JANEWAY: (Holds up hand)”Coffee first.”(drinks/inhales)”…Now, what’s the problem?”
And then there is Dr. Chaotica, portrayed with great relish by Martin Rayner. The promise he had shown as a rich and over-the-top character in the Season Five premiere, ”Night” was fulfilled in this episode. The late Nicholas Worth ably supported both Mulgrew and Rayner as Chaotica’s ruthless, obsequious henchman, Lonzak.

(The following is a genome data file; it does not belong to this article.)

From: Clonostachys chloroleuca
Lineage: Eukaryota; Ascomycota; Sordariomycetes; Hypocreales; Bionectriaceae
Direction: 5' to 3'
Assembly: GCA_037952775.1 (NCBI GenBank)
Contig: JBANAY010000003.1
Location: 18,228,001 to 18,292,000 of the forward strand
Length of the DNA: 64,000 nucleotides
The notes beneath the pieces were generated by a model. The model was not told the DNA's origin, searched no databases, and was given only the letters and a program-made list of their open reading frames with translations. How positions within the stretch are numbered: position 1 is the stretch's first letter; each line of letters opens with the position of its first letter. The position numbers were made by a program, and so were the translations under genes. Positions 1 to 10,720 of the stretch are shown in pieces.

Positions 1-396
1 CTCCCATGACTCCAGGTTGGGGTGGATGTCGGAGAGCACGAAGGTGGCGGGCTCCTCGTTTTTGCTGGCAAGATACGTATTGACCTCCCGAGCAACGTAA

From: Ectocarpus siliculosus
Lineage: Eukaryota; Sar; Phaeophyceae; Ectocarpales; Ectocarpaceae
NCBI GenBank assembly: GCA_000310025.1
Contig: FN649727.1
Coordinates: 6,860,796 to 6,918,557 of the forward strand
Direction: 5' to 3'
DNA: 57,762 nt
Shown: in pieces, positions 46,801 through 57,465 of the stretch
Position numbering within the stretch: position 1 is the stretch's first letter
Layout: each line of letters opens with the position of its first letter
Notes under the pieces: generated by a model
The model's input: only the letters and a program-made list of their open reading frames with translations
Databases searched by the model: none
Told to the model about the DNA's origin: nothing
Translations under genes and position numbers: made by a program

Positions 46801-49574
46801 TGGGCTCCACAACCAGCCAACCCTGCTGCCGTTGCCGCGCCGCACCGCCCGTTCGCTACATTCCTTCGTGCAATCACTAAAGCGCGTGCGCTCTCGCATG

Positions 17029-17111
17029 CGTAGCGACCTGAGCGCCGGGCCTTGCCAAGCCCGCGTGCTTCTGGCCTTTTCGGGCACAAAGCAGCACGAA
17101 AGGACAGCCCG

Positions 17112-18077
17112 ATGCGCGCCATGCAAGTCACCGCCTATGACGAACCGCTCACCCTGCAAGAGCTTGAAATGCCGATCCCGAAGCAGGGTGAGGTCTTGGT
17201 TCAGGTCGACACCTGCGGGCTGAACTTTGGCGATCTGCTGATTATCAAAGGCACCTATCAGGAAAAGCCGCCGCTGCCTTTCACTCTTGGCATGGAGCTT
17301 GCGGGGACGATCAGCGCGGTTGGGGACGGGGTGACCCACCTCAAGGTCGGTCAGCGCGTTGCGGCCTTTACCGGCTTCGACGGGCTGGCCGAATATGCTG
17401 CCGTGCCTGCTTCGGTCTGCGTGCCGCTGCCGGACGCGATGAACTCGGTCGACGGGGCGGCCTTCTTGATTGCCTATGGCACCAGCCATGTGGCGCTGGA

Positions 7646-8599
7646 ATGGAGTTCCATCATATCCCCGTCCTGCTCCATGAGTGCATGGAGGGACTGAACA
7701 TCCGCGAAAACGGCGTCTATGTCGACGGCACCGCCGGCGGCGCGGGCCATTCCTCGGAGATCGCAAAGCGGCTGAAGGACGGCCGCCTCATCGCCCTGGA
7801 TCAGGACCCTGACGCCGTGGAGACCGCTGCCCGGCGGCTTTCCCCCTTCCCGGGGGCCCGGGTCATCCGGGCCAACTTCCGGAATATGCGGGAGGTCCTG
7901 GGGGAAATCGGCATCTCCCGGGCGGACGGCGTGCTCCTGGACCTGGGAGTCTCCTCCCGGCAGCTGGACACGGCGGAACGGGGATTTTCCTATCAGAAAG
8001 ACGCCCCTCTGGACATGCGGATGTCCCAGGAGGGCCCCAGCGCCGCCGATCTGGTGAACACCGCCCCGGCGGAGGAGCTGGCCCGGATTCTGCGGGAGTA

As much as I love ”Bride of Chaotica!”, there is one aspect about it that disturbed me – namely the crew’s reaction to the Captain Proton hologram. It is quite apparent that they view it as nothing more than a childish piece of fiction for those of the immature mind. And it is quite apparent that they also view Tom Paris’ participation in it as childish. And they are not the only ones. I have read some reviews of the episodes. While most tend to sneer at it, along with anything labeled ”STAR TREK VOYAGER”, at least two of them did not. Julia Houston seemed to view the holoprogram not only as Tom Paris’ personal fantasy, but also as an example of his imagination. Like me, she seemed annoyed by the inability of others to appreciate Paris’ imagination . . . and his right to his own fantasy. Now Jim Wright did seem to enjoy the holoprogram and appreciate its uniqueness. But it also seemed that he viewed it as a sign of Paris’ immaturity . . . and as something that the Chief Pilot would have to give up in order to develop as an adult.